We are organizing a benefit dance performance to be performed July 28-30. But wait! This show isn't just a dolly-dinkle way to justify asking people for money. Oh no. We are inviting 12 student choreographers to create pieces for our show. Each choreographer will create two dances, and the dances must be linked somehow. How? Well, that's up to you. And to help you create the very best work you can, we have a panel of professional choreographers who have agreed to mentor your works-in-progress. This is a great chance for you hone your skills or try something new. Applications can be found at taketwodance.tumblr.com
All dance genres are welcome. We are organizing a diverse, vibrant performance.
No previous choreography experience is required.
And for those of you who don't want to choreograph, but who want to come see the terrifically creative dances, our show (Take Two) will be performed July 28-30, 7 p.m. at Classical Ballet Academy (875 S 170 W, Provo). Tickets will be $5, available at the door.
If you are a fan of comic books, stories, and great art be sure to check out this comic book creator signing!
Customer Appreciation Day Event 2008 w/
Comic Book Creators!
All are invited to Customer Appreciation Day at Dragons Keep on Saturday March 15th! We are celebrating YOU!
This will be a day filled with gaming, comics & all kinds of crazy fun! There will be a FREE sketches and comic
books signings by our guest creators. There will also be Sales, Prizes, Gaming, and SO MUCH MORE!
Backstock comic books will be on sale! Come and check out our awesome comic sale the day of the event.
Recently added 3,000 additional backstock comics will be available that have never before been displayed
in the store! COME & SEE US!
Dragons Keep Customer Appreciation Day & Creator Signing is a family-oriented event. This is our
chance to say thank you to you the fans and our supporters! This will also be a great opportunity to
interact with some of the comic industries top creators currently working in comic books. Our guest
creators have not only worked in comic books, but also in cartoons/animation and computer game
industry. There will also be a comic book workshop at the Provo Library starting at 10:30 am with
one of our comic book guest and then continuing at Dragons Keep the comic and gaming shop!
I believe students are neglecting the vast amount of fine arts
available in other places than the HFAC. Don't get me wrong I think
BYU fine arts are fantastic, but there's more fine arts out there, right in our backyard.
In downtown Provo there is the new, but thriving Covey Center for the
Arts. Having been to the Covey Center, I've been impressed with the
quality of the performances and exhibits. December has a lot in store
with the Utah Valley Symphony Christmas Concert, Messiah Sing-in and a
stained glass exhibit. Plus, starting in January the Thrillionaires a
local improv/theatre troupe will be performing.
Take a moment this winter to get off campus to enjoy some quality
fine arts, I'm planning on it.
Many wonder how much support an LDS candidate for president could garner here in the United States given our country's sizable evangelical population. Could a true evangelical wholeheartedly endorse a Mormon candidate?
The folks at EvangelicalsForMitt.org apparently do.
From their Why we support Governor Romney Q&A:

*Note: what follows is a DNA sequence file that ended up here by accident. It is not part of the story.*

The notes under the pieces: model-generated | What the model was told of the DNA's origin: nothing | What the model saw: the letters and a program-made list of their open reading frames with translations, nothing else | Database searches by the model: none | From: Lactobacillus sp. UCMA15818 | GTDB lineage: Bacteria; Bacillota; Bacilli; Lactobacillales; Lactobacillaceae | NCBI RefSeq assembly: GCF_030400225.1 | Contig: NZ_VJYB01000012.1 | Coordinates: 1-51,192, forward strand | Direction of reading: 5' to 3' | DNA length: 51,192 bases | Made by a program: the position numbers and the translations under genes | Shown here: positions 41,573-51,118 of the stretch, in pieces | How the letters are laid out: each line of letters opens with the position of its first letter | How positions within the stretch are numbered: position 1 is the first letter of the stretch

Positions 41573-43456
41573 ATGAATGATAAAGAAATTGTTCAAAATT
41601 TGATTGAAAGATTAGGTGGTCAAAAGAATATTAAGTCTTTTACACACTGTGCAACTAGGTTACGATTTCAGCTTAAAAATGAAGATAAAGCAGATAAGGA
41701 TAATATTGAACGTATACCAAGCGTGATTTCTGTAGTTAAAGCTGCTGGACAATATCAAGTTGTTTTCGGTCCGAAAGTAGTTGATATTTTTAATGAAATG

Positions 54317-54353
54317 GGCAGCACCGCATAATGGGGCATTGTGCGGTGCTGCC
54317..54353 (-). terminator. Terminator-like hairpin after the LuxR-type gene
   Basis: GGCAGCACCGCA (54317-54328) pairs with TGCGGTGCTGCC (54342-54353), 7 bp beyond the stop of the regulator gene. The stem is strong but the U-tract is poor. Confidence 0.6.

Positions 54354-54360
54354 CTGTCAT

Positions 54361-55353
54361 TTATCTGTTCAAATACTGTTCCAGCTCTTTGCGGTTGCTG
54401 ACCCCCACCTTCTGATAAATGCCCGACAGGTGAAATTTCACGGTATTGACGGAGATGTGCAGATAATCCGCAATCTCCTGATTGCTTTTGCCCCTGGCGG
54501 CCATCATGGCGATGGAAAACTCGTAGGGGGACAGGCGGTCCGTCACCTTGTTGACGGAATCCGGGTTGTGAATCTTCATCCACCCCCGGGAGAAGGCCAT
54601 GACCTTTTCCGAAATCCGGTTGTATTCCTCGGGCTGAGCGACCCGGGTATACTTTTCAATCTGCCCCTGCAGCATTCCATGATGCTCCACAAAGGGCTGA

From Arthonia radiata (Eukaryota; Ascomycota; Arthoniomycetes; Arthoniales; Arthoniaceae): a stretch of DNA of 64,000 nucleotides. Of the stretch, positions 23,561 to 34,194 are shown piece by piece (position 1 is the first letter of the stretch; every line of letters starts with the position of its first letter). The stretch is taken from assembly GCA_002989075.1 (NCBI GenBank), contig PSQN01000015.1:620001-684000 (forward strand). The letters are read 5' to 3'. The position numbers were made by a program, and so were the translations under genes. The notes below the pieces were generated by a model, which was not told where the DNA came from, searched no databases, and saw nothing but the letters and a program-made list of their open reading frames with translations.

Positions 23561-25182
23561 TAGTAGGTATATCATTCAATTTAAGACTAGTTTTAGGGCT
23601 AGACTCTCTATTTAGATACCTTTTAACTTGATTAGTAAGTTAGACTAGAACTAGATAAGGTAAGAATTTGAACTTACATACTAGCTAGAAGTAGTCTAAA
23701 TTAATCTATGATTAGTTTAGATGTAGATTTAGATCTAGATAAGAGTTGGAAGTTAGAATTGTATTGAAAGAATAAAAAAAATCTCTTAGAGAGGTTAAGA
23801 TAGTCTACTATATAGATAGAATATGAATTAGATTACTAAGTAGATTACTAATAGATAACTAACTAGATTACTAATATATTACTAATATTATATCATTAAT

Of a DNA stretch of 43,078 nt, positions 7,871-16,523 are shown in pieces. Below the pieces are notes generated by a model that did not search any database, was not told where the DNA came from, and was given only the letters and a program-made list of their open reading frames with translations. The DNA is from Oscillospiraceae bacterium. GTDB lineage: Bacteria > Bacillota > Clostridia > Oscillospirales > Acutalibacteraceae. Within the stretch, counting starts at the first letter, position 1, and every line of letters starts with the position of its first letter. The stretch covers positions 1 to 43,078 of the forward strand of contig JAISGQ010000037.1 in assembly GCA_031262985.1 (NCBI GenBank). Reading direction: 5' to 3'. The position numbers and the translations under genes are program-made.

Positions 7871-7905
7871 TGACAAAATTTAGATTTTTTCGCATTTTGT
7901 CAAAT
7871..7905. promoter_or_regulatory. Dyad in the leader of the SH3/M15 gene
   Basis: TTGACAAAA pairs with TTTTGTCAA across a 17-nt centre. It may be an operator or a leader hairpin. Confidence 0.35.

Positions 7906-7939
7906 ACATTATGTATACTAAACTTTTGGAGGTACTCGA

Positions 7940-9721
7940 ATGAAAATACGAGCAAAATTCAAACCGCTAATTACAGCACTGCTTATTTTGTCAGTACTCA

ButÃ¢â‚¬Â¦HeÃ¢â‚¬â„¢s a Mormon.
Yes, Gov. Romney is a Mormon. We are not. According to the liberal media, this is an unbridgeable gap, and evangelicals will never turn out to support a faithful Mormon like Mitt Romney. As usual, the media have it wrong. And they root their error (as usual) in a fundamental misunderstanding about American evangelicalsÃ¢â‚¬â€seeing us as ignorant and intolerant simpletons who are incapable of making sophisticated political value judgments.
To be perfectly clear, we believe Gov. Romney is not only acceptable to conservative Christians, but that he is clearly the best choice for people of faith. He is right on all the issues, and he has proven his positions with actions. He is a gifted and persuasive spokesman for our political and moral values. Here is the bottom line: the 2008 election is for president, not pastor. We would never advocate that the Governor become our pastor or lead our churchesÃ¢â‚¬â€we disagree with him profoundly on theological issues. But we reject the notion that the president of the United States has to be in perfect harmony with our religious doctrine. In fact, that is not a test that has been applied beforeÃ¢â‚¬â€after all, Jimmy Carter was probably more theologically in line with evangelicals than Ronald Reagan, yet we believe that Reagan was clearly the better choice in 1980.
I found this site a little while ago and have become quite addicted to it! Some of you might have already seen and heard of it. I thought I would pass it along. Take a look, lots of talent and great tee's too!
Shop, Create, Vote, Collaborate!
Here is an interesting article about neuroscience and what it tells us about human freedom. Neuroscience has the potential to reshape how we understand ourselves and traditional notions like free will.
Please read the whole article, it's worth it. The following quote is about where new scientific insight and social policy intersect.
One such value might be commitment to social change. "It's easier to try to solve societal problems with a technocratic fix, an electric shock or a pill, than by changing social structures and the distribution of power," says Parens's colleague Bruce Jennings. Put differently, it's easier to change brains than minds. The commitment to changing minds, however, expresses the belief that minds are, in fact, changeable. That is a fundamentally political belief--the anti-Hobbesian conviction that people and nations can be reformed, that we can make citizens healthier and happier by making society more just.